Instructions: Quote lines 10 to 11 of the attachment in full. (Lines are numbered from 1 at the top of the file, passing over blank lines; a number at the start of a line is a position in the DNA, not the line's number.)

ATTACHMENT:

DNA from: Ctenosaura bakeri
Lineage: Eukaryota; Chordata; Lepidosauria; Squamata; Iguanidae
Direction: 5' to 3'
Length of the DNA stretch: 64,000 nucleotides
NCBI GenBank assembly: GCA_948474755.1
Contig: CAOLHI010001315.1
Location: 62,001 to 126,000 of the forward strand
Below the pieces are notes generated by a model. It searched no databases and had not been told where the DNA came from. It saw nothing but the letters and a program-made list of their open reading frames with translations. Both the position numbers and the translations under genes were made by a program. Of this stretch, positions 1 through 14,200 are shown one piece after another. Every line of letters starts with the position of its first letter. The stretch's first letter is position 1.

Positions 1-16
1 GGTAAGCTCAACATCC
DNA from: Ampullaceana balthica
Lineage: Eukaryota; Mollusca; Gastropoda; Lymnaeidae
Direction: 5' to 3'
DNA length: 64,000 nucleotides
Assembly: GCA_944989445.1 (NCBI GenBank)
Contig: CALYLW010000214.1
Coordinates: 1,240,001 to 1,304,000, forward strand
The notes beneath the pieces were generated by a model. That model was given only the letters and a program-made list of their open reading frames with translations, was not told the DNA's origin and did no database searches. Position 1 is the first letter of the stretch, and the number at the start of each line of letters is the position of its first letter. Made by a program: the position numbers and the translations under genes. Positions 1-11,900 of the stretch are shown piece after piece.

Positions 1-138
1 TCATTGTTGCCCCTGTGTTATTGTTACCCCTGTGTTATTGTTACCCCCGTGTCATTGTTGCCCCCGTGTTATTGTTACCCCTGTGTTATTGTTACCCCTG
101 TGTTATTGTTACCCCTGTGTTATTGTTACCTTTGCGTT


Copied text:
1 GGTAAGCTCAACATCC
DNA from: Ampullaceana balthica